Guv: State’s fiscal policies need overhaul

Panel formed to find balance between spending, revenue

After talking to thousands of Coloradans at 70 public hearings across the state over the past 18 months, a special panel formed by Gov. John Hickenlooper issued recommendations Wednesday that repeats what several groups before it have already said:

The state’s fiscal policies are a mess and should be fixed.

The latest group to say that, TBD Colorado, comes up with similar conclusions that other groups have, that the combined tax-limiting and spending provisions of three major Colorado amendments — the Taxpayers’ Bill of Rights, Gallagher and Amendment 23 — are unsustainable without major reforms.

That’s the same thing the well-known University of Denver Colorado Economics Futures Panel said in 2005, and other fiscal analyses have said since.

“Important, forward-facing actions and decisions must be made to ensure a vibrant future,” said Greg Maffei, chairman of the TBD board, which stands for “To Be Determined.” “Analysts from across the political spectrum may disagree on the proper course for the state, but they agree that the current fiscal structure cannot be maintained.”

Under current law, TABOR limits how much revenue the state can raise, the Gallagher Amendment limits residential property taxes but raises commercial taxes, and Amendment 23 mandates an automatic increases in K-12 spending regardless of economic conditions.

While some have questioned whether the TBD panel was established to find justification for raising taxes, Rep. Mark Waller, the Colorado Springs Republican who will take over as House minority leader when the Legislature convenes in January, questioned whether there’s a problem at all.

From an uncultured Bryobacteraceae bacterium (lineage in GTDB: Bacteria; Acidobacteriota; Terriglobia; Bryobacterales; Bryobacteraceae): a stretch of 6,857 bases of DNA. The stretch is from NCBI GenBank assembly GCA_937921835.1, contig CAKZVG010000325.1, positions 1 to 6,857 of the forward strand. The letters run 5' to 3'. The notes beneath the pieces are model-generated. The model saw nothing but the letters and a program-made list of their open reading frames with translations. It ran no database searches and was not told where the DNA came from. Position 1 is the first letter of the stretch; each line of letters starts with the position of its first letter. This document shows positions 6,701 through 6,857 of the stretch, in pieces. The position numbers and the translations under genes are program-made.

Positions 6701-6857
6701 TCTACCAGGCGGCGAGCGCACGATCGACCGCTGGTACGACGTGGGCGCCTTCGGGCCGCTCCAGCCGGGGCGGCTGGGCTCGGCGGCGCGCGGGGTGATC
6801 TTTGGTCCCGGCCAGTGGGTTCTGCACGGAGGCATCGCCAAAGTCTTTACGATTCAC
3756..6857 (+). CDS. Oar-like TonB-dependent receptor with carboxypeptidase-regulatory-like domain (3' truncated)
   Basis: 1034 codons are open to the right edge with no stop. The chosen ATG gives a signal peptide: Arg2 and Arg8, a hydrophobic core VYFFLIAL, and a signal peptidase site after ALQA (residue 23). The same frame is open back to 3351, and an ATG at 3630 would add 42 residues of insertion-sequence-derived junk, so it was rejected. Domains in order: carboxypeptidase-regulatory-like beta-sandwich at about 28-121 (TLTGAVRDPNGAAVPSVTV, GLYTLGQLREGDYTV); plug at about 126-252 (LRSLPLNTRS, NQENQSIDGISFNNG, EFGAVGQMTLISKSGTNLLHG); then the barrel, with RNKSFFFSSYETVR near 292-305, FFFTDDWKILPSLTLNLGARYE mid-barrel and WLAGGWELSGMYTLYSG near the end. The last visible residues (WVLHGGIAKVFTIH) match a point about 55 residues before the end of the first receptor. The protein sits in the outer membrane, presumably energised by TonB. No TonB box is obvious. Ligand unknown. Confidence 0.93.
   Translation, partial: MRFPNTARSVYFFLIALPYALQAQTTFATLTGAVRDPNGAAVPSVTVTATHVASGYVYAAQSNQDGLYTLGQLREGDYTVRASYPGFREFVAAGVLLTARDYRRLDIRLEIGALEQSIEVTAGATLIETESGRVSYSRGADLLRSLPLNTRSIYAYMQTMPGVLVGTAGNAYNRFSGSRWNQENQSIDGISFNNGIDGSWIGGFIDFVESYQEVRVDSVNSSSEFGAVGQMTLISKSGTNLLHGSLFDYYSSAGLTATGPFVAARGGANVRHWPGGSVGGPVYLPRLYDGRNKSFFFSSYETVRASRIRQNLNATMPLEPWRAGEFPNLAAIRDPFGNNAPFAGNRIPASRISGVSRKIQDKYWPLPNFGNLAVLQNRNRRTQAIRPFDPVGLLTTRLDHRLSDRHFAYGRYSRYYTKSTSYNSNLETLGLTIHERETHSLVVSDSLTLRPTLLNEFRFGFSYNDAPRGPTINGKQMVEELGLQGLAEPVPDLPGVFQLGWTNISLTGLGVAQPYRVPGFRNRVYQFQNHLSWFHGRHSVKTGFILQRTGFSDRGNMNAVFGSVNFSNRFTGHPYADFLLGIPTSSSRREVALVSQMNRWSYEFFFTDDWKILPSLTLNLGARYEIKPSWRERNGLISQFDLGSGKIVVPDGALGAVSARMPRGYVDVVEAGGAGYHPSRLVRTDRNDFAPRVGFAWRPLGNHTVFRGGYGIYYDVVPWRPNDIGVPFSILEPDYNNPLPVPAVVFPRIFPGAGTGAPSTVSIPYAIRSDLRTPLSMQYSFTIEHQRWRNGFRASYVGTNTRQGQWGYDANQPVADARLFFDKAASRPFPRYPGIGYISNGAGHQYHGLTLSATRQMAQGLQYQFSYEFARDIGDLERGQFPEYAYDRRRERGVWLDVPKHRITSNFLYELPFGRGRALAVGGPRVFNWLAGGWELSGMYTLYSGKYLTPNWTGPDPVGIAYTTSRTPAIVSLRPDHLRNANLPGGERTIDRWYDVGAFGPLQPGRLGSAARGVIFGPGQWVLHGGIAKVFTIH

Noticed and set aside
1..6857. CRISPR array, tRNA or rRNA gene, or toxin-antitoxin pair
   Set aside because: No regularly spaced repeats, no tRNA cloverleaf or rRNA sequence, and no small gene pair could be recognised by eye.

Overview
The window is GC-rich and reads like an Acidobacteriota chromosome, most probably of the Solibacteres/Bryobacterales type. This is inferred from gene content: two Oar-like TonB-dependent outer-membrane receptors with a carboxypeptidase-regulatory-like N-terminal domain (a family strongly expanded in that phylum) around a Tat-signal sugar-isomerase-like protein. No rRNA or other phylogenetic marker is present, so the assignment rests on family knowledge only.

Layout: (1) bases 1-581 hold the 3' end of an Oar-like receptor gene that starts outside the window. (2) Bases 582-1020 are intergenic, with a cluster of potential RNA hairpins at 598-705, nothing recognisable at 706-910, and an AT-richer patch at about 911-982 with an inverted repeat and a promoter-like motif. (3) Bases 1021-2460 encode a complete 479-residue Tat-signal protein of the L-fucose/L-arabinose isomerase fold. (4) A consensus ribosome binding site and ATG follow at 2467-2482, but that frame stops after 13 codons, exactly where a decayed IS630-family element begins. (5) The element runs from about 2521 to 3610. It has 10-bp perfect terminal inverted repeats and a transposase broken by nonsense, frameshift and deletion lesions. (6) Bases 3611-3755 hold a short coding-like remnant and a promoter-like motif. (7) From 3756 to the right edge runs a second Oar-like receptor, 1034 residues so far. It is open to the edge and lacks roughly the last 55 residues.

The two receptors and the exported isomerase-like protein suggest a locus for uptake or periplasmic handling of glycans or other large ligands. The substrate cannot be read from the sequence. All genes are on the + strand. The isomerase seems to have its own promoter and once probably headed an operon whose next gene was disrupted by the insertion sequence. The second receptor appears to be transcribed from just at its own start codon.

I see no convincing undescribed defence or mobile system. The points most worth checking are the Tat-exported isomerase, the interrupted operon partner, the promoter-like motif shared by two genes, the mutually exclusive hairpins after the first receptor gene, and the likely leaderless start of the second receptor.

Waller said the panel doesn’t seem to be acknowledging that the latest economic revenue forecast for the state is projecting a $600 million increase in revenue for next year.

If that’s the case, there’s no real conflict between TABOR, Gallagher and Amendment 23, he said.

“It sounds like their recommendation is that they look for new taxation opportunities to create new revenue streams, but I think that’s not appropriate right now,” Waller said. “You’re going to have to make a pretty strong argument to me that there’s something that needs to be fixed, that there needs to be more revenue. I think we don’t need more revenue. The books are balanced right now, and we have a revenue surplus.”

The panel, however, said that those revenues won’t keep pace with budgetary needs and rising costs, such as education and health care.


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